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Best Soldering Iron

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  • Best Soldering Iron

    I have struggled for years with finding the right iron which gives consistent results. I have tried many from HD to Amazon, but the one I have had the best luck with is the Hobbico 60w iron. But even with this one I do not have consistent joints, I make sure to clean the tip every use and also use flux regularly, but sometimes I cannot get the joint hot enough for a good flow, most of the time is great, and flows instantly. I use both the thick 1/8" as well as the thin electrical solder which does make a difference and helps. Just wondering what other irons are out there you have had good luck with.
    Chris

  • #2
    Depends what you are soldering and which solder.

    Lead free needs more heat than the old standard 60-40 lead-tin I'm not sure how much hotter.
    Silver bearing solder also should use more heat.

    You can moderate heat with a hot iron by applying for less time so I chose a high temp iron.

    Then there's the size of copper wire and whatever you are trying to solder. A heavy wire makes you need a heavy iron. We are commonly using 12 and 10 gauge wires and sometimes getting into 8 gauge. I use 4 gauge sometimes. So I use a BIG heavy iron.

    You need to frequently clean the tip and reapply a bit of solder to it (tinning the tip) Dip the HOT tip in paste flux, then quickly wipe across a slightly damp soldering sponge to clean. It should look like very shiny wet melted solder on the tip.

    Acid core solder is bad. It eats the tip of your iron and it will promote corrosion of electronics. Its virtually impossible to clean off well enough. You WILL get "black wire disease" if you use acid core solder. That will eat your wire and go down the wire to eat your ESC and battery. Ensure you use rosin core solder and a rosin based paste flux.

    Do not use plumbing solder or flux The flux for plumbing is water soluble so it can flush out of the pipe with just running the water for a minute and electronics don't like it.


    Weller SP80NUS Heavy Duty LED Soldering Iron

    The Hobbico iron is a low end overpriced Weller light duty iron.
    FF gliders and rubber power since 1966, CL 1970-1990, RC since 1975.

    current planes from 1/2 oz to 22 lbs

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    • #3
      Hello Chris,
      There is no "one " best soldering iron. Soldering is all about immediate(almost instantaneous) heat to the applied subject.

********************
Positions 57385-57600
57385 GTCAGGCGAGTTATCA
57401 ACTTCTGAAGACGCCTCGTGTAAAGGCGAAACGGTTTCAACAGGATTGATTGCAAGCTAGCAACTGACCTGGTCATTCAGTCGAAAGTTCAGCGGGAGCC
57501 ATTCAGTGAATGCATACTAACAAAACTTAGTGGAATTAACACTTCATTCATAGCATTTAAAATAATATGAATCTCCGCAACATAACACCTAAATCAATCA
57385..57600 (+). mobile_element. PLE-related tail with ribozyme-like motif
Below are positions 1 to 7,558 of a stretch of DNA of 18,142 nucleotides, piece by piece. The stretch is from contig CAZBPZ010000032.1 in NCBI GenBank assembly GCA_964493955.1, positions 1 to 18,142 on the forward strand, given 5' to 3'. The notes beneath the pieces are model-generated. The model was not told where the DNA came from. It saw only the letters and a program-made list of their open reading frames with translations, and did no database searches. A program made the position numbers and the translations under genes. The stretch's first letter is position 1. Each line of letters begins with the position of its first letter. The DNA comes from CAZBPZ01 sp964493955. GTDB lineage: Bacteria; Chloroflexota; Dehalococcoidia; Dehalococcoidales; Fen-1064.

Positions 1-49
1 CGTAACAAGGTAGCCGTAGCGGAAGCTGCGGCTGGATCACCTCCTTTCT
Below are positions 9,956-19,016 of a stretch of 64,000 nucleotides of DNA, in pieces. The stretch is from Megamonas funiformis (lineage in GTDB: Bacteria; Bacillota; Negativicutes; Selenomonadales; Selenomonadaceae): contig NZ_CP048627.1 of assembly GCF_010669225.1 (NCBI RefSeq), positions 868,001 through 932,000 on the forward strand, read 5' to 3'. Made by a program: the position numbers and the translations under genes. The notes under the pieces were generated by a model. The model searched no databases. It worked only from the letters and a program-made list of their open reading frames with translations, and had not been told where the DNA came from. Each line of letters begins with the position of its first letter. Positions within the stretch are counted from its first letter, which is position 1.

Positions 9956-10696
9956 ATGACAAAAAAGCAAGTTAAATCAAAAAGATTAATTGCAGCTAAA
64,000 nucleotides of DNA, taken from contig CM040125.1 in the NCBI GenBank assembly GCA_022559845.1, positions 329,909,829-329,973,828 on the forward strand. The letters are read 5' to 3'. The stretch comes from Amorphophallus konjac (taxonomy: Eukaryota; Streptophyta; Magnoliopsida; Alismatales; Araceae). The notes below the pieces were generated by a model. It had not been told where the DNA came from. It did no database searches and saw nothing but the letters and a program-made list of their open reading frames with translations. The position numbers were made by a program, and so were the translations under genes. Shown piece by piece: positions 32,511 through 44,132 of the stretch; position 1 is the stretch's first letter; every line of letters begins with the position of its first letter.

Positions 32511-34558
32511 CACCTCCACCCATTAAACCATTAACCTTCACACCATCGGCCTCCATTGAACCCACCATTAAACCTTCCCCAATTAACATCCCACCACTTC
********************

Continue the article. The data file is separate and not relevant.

Buying an iron based on the advertised wattage is incorrect whereas the user should be concerned of the operating temperature range.
      A low temp iron is not going to provide enough "heat" to a 10 gauge wire like a higher temp iron will.
      All the lower temp is going to do is heat up about a 6 inch length of the wire before the end that is actually being soldered is sufficiently heated to be flowed.
      On the reverse side of the analogy a high temp iron would toast most components on a 20 gauge scale of wiring.
      Your struggle for consistency deals with the ol' adage of "you get what you pay for".
      The $8 Hobbico 60W iron you reference is basically a glorified wood burning iron.
      Now the $80 TK950 Heavy Duty 60 Watt Soldering Station sold by MRC is more in line with some of the equipment that is used in the aerospace industry because it has variable temp ranges from 392- 896F.
      I'm not advocating any brands but if I was in the market this would be a pretty decent one based on the specs.
      Hope I've provided some insight to your inquiry.
      Warbird Charlie
      HSD Skyraider; FlightLine: Sea Fury; FMS 1400: P-40B, P-51, F4U, F6F, T-28, P-40E, 1700 F4U and a Fox glider; Freewing: A-6, P-51; VQ: P-39; Dynam: ME-262, FW-190, Waco; ASM A-26; ESM F7F-3
      Incinerator Loss 16

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      • #4
        I've used Weller products for years and love them. I would recommend a soldering station model with an adjustable heating element.

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        • #5
          Thanks for your input guys,
          I just ordered the TK950 from MRC and look forward to using it. Chris

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          • #6
            I've been using the tk950 for a few years now and love it.